Virtual Desktop Infrastructure (VDI) is a term coined by VMware for a specific type of desktop virtualization. Users run their desktops on a virtual machine that lives on a centralized server within a datacenter. It is an extremely efficient type of desktop virtualization as it gives users a cost-effective service, which contains both the simplicity and optimal security of centralized management. This centralization gives users the ability to access their desktops when, where, and however they want; across the globe, and on any device. (If this is a little unclear, see our introductory article on this topic.)
VDI has received a bad reputation over the past couple years due to a perceived lack of innovation. One of the biggest complaints about VDI is the way that a mouse can sometimes lag as an end-user drags it across a screen. Many times, a user will try to enjoy a rich media presentation and the virtual machine seems to bottleneck, making it seem as if the virtual desktop is underperforming.
These types of performance bottlenecks aren't always due to internet connection. While it's true that ping time and geo-location as well as your local ISP have some say in the way services are delivered, a well-thought-out plan for an organization should already have most of these concerns addressed before building out this type of infrastructure.
Examples of some of the more impressive applications for this include CAD and 3D art. Both need a graphical processing unit, more commonly known as a GPU, in order to function correctly. In a traditional cloud VDI deployment, the core CPU tries to emulate a GPU. The CPU isn't meant to do GPU calculations and this is why you can see lags in rich media presentations. The solution is to implement a cloud GPU card in your private datacenter or to call your public datacenter and ask them if virtual GPUs are offered in their lineup of services.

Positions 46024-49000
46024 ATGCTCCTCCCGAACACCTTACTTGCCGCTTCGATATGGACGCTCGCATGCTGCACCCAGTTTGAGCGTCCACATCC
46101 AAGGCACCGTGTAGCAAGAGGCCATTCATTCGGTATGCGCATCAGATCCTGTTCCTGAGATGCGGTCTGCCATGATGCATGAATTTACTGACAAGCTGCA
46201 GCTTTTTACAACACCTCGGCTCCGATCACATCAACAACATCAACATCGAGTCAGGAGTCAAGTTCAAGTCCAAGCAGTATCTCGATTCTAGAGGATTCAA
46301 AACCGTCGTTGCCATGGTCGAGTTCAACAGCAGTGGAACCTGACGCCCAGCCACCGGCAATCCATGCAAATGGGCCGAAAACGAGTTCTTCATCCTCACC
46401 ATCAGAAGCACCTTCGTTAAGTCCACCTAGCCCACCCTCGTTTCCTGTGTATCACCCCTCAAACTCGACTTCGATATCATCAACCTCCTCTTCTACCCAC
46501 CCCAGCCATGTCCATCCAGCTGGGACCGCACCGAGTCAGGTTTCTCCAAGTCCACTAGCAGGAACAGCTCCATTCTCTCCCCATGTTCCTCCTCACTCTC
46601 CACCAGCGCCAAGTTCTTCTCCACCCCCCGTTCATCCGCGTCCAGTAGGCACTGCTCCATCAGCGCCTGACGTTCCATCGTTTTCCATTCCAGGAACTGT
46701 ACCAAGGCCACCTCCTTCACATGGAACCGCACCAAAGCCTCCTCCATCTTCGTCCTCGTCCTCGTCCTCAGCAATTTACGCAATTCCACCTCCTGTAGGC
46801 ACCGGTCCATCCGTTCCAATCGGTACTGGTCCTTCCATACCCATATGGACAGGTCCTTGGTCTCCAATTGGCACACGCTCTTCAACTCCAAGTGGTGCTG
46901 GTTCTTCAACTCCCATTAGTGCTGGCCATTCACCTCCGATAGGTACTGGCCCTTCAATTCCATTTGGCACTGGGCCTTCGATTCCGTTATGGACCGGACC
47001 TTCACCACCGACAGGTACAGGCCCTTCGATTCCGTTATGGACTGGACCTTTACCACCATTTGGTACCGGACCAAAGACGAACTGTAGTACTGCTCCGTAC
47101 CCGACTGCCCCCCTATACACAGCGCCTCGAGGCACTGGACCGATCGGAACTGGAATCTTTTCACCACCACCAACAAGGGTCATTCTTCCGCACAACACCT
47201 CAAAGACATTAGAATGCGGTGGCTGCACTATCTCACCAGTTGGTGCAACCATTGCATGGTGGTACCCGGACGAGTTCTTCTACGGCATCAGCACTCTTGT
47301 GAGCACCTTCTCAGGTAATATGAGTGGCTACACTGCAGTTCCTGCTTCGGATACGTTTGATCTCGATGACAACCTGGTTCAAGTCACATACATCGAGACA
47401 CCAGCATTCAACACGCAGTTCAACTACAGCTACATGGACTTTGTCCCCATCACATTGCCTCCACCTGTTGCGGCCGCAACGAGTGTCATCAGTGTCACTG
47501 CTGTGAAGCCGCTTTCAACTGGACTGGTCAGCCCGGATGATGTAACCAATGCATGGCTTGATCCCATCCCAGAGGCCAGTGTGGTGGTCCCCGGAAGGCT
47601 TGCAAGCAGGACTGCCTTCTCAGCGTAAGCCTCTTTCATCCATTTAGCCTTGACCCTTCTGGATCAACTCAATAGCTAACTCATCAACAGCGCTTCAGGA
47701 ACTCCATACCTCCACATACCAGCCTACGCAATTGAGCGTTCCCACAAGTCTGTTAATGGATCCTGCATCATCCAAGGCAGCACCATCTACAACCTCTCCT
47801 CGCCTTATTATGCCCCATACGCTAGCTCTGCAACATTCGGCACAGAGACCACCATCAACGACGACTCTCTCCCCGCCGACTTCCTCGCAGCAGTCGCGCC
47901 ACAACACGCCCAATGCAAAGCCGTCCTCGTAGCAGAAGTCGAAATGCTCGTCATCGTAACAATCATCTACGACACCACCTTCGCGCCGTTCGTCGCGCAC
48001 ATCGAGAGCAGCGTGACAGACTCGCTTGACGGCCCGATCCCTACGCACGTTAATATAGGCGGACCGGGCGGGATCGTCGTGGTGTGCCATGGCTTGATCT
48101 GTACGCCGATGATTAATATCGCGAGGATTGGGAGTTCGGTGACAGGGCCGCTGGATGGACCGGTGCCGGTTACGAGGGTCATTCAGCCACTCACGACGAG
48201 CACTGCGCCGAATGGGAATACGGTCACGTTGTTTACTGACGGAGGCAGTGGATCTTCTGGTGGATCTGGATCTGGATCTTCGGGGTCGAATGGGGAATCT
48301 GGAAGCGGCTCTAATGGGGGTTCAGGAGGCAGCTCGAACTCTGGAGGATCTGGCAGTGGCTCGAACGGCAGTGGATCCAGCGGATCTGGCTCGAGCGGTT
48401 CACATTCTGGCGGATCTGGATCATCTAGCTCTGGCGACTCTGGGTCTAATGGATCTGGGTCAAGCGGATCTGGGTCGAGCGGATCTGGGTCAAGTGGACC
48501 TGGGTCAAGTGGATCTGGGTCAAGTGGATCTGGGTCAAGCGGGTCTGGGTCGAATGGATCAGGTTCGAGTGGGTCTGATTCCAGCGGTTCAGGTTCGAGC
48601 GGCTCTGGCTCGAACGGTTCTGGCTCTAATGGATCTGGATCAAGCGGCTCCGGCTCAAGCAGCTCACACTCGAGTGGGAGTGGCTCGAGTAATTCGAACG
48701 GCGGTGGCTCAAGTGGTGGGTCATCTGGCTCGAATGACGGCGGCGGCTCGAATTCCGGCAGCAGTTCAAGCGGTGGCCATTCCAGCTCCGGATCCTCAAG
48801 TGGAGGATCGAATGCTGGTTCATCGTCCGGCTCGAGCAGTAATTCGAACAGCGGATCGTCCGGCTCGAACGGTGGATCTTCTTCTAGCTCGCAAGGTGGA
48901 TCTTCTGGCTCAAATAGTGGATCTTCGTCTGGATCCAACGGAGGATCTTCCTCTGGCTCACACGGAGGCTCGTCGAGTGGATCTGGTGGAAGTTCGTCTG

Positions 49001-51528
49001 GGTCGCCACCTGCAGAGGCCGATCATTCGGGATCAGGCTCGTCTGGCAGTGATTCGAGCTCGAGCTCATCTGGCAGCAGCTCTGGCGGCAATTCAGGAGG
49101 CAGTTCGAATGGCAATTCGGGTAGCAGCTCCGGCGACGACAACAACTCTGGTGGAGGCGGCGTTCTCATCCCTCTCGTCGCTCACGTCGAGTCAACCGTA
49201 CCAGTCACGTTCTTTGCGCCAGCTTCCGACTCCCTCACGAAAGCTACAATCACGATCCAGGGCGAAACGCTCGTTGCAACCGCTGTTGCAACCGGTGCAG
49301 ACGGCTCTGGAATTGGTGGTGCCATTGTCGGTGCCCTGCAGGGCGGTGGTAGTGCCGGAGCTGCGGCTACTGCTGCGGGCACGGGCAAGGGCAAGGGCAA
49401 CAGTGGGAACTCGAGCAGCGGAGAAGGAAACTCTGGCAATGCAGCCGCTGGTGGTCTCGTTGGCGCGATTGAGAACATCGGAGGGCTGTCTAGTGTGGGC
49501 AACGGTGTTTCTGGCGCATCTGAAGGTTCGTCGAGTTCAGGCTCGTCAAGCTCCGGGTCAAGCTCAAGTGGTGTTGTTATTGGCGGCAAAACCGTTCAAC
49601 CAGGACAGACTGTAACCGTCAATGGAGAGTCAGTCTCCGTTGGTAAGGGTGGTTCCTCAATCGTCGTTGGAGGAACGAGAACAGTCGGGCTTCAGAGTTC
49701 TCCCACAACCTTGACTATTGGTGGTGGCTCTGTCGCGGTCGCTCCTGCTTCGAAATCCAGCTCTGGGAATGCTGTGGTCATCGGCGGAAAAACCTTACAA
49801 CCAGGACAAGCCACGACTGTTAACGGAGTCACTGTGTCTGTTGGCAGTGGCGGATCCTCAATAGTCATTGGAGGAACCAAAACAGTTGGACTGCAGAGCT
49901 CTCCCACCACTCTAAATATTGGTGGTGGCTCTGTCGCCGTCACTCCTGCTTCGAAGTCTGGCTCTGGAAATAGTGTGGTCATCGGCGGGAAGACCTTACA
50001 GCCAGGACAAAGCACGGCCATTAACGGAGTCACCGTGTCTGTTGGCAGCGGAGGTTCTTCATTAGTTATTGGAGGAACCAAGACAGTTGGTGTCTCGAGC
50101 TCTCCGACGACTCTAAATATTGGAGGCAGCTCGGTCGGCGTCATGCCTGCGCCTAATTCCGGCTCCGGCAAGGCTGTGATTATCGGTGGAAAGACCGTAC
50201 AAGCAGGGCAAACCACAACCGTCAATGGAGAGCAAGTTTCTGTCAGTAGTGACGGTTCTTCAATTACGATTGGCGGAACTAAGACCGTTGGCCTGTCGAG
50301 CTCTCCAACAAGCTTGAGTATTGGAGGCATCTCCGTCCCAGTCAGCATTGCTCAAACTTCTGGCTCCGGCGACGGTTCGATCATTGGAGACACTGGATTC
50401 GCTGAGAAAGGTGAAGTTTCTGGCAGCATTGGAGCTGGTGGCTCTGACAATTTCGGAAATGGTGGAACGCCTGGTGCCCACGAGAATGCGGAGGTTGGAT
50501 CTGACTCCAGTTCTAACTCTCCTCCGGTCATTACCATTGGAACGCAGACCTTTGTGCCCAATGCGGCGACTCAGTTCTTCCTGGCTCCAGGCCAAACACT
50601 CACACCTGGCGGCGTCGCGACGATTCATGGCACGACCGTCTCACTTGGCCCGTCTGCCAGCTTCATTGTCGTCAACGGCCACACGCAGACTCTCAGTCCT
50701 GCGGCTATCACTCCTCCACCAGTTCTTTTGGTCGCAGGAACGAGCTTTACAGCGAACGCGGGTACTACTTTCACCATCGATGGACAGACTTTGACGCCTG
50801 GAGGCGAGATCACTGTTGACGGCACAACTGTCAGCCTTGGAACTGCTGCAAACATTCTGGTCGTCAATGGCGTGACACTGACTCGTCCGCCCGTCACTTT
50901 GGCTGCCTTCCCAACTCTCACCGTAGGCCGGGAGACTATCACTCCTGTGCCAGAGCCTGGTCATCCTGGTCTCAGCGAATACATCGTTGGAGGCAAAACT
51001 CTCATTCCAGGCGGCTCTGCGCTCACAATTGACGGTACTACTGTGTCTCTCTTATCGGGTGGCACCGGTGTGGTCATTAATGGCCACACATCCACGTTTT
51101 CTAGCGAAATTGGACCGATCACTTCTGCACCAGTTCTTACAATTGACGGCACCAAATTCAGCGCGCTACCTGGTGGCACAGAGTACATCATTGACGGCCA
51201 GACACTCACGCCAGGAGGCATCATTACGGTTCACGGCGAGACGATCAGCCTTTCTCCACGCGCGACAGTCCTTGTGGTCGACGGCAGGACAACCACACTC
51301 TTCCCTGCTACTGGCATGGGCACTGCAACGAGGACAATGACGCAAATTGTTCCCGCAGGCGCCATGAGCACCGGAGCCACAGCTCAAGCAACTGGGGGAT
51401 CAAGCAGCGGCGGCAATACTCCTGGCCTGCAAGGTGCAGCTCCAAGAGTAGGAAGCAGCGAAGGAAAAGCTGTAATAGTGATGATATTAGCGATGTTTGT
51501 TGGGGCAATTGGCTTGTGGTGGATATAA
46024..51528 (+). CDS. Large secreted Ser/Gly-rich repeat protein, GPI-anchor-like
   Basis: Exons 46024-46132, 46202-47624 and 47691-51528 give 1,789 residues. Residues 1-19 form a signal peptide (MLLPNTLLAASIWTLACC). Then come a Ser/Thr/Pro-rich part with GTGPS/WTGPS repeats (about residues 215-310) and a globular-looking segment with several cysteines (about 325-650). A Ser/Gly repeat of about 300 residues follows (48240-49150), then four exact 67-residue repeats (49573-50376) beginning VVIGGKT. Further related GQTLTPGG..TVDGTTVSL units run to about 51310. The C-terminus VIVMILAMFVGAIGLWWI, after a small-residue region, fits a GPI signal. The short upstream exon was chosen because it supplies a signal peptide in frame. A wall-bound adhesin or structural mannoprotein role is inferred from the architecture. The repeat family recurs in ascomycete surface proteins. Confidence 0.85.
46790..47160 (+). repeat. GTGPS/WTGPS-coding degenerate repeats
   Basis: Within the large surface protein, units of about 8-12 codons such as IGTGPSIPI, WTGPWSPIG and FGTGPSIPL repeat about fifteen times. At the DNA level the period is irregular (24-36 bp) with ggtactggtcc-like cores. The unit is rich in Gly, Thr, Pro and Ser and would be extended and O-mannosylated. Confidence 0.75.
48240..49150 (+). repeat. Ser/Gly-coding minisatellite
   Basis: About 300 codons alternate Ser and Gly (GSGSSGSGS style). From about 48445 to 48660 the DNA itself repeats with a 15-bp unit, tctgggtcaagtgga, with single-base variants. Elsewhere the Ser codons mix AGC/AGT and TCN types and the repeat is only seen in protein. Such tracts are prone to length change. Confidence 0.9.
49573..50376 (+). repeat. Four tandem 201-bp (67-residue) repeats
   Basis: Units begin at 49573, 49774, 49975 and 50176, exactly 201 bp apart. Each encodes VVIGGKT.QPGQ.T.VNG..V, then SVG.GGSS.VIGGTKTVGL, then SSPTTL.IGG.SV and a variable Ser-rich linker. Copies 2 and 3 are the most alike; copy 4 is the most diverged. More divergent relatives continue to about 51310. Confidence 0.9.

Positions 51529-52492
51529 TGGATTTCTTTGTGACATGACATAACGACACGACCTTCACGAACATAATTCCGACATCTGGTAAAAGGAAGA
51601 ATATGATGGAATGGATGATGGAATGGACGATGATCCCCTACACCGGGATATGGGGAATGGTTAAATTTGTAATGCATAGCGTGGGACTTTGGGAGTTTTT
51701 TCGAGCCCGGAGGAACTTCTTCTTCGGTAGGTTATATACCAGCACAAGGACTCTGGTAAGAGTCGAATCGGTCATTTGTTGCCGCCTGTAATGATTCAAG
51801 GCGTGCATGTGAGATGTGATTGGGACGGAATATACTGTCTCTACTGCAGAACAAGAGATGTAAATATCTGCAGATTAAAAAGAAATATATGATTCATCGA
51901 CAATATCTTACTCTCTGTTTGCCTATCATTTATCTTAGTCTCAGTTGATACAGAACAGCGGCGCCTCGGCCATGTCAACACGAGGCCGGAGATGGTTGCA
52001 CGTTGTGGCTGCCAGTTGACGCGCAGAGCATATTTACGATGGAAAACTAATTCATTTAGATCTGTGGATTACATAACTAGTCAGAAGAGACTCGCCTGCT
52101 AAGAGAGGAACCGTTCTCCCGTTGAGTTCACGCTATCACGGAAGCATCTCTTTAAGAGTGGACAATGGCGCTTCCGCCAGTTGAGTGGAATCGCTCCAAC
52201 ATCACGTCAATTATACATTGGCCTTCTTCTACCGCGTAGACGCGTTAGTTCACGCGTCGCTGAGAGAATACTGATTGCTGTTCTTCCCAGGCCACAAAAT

Setting up virtual GPUs in your private cloud could be costly because the technology is rather new. If the types of applications your users utilize require virtual GPUs, the money you are spending is probably being well spent. Servers such as the HP DL380z now feature the Nvidia GPU GRID technology in its 2U design. Pricing for this server has not yet been announced; however, this server will allow for high-performance desktop computing inside of a private cloud—which is exactly what many organizations are striving to accomplish.
Could GPU virtualization be the catalyst for changing the perception of virtual desktop infrastructure? Once end-users become accustomed to the reliability of using a virtual desktop inside of a high performance cloud, the perception of VDI services should increase. Being able to thoroughly plan out this deployment is the key to success. For example, if you are building out a private cloud using servers such as the HP DL380z, you should theoretically keep those servers as close to the end-users if at all possible. This will allow you to craft internal service level agreements that ensure end user satisfaction. Increased end-user satisfaction goes a long ways towards changing the perception of virtual desktop infrastructures.
About the author:
Natalie Lehrer is a senior contributor for CloudWedge. In her spare time, Natalie enjoys exploring all things cloud and is a music enthusiast. Follow Natalie's daily posts on Twitter: @Cloudwedge, or on Facebook.